There are many reasons to schedule your advertising campaigns. First, you want to make sure you use consistent messaging across all channels to grow top of mind awareness. I mean, it is easier for people to remember something they see more than once. Keeping things consistent helps make those cognitive connections easier to make.
Scheduling ad campaigns is also important for the creative team. It’s tricky to balance the time requirements of market research with creative development because you want the most recent data to guide the creative. By scheduling campaigns you can take advantage of known data points like seasonality and holidays. You can set deadlines in advance and allocate time effectively.
Regardless of what your advertising agency might be telling you, there is some value to not running any advertising at all. The biggest takeaway from a plan to put all ads on hiatus is that it can reveal how effective your ads actually are by providing a baseline. When you turn off your advertising, how much effect can you measure? Often called a flighting media schedule running ads intermittently can help you save costs and focus your ad spend where it counts.
Intuitively we often run ads continuously because we attribute the most value of an ad to the last click (or view) prior to when a consumer makes a decision and diminish that value over time. When we watch a hockey game, it’s the last goal which wins the game, not the first. In business school, we are tight that any pause in promotional activity will lead to a pause in sales. This makes sense and is explained well by Baddeley in The Recency Effect1 - the recency of an ad impression increases an ads effect. Or taken the other way the longer you don’t run ads, the more people will forget about you.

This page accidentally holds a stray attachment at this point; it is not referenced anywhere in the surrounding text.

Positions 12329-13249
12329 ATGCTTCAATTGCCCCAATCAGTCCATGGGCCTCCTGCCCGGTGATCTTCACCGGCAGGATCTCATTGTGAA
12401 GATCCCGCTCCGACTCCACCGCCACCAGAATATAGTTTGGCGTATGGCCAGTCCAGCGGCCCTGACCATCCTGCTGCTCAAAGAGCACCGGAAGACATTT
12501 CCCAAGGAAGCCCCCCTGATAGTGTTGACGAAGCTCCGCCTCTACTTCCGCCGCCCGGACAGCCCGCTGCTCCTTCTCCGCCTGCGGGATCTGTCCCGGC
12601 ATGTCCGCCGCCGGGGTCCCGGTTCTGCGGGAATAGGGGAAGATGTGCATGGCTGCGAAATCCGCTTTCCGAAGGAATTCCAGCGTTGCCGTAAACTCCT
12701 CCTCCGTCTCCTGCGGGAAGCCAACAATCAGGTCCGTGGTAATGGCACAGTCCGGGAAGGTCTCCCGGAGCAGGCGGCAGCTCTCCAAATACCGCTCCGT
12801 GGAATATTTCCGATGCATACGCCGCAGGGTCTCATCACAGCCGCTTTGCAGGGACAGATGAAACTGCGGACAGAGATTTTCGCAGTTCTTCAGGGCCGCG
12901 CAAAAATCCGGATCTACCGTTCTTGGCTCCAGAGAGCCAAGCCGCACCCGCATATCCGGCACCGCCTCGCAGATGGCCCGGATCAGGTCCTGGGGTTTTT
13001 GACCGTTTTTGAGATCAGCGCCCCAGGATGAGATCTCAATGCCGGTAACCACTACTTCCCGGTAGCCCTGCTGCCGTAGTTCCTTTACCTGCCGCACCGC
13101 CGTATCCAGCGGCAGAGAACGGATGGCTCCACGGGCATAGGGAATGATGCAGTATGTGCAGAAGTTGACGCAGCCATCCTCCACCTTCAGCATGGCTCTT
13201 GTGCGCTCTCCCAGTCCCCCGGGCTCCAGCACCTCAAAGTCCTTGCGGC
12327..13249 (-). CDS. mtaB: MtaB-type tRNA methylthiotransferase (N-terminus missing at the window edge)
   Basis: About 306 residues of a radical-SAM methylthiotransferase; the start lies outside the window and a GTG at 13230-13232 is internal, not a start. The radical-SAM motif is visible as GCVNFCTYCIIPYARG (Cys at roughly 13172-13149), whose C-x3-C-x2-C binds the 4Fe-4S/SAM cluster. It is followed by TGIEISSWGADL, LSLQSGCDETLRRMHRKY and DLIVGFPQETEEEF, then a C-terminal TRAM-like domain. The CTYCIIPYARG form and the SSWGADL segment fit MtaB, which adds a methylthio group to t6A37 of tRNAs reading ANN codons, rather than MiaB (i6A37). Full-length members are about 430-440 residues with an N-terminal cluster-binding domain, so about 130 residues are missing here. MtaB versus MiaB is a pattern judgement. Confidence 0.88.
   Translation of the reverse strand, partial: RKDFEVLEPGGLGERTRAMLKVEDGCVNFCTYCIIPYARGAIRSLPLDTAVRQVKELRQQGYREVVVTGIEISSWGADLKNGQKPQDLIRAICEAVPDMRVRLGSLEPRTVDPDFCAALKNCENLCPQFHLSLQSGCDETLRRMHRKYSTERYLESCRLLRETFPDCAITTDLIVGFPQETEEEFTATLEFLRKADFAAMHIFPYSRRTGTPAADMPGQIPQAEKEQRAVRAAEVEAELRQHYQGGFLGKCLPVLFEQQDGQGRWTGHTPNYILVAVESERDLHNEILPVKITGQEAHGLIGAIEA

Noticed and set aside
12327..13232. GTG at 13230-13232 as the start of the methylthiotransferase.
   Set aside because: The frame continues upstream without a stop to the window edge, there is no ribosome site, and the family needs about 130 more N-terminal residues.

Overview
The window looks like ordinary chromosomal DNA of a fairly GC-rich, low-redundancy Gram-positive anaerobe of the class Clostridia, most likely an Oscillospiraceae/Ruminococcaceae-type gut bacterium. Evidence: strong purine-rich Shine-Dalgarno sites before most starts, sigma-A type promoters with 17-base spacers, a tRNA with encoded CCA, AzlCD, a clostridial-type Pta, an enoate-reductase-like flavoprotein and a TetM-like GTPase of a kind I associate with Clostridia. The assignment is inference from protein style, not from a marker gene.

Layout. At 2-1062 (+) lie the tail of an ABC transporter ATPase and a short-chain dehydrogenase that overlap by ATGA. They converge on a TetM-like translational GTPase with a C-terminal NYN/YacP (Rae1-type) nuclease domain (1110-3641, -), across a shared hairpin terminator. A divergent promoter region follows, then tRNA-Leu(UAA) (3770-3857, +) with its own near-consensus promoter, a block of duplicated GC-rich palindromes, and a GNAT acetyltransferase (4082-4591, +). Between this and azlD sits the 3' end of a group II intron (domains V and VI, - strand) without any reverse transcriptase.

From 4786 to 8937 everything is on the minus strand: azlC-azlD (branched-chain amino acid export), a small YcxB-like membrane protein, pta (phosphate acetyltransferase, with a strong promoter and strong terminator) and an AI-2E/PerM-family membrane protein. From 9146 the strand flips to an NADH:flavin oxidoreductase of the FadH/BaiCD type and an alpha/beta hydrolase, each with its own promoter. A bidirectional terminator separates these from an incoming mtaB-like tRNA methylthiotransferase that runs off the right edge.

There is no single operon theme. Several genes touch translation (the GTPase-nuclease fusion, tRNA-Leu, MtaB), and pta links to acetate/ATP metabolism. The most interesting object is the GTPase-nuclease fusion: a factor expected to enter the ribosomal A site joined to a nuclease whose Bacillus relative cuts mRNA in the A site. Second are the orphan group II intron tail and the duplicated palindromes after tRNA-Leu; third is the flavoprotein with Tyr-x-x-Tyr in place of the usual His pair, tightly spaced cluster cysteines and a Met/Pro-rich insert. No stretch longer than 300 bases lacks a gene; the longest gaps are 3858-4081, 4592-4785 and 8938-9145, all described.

It is easy to comprehend that some businesseses don’t need to run ads all the time. It would be strange to see a lawn mowing promotion in the middle of January. In these cases, continuous advertising does not make sense.
Advertising is digital. We have harnessed consumer data really well and most businesses do a pretty good job of timing their ads correctly with the right message at the right time. Google, Facebook, and Microsoft all sell ad placements in an auction format using a formula to maximize overall clicks (or engagement) with every ad shown. They don’t make money when the advertising doesn’t work because advertisers only pay when they get clicked. We tend to think that modern bidding strategies that “maximize return” using machine learning will do just that, but we need to consider the context.
These same platforms will sell ad placement to the highest bidder. By competing continuously in the auctions you drive up the costs for the placements that matter most to you.
If you think this is interesting or if you want to learn more about what my observations have been when putting my ads on hiatus the comment and leave feedback.
If you are curious about the effectiveness of your ads, try turning them off. See how long it takes you to notice.1 Baddeley, A. D., & Hitch, G. (1993). The recency effect: Implicit learning with explicit retrieval? Memory & Cognition, 21(2), 146–155. doi:10.3758/bf03202726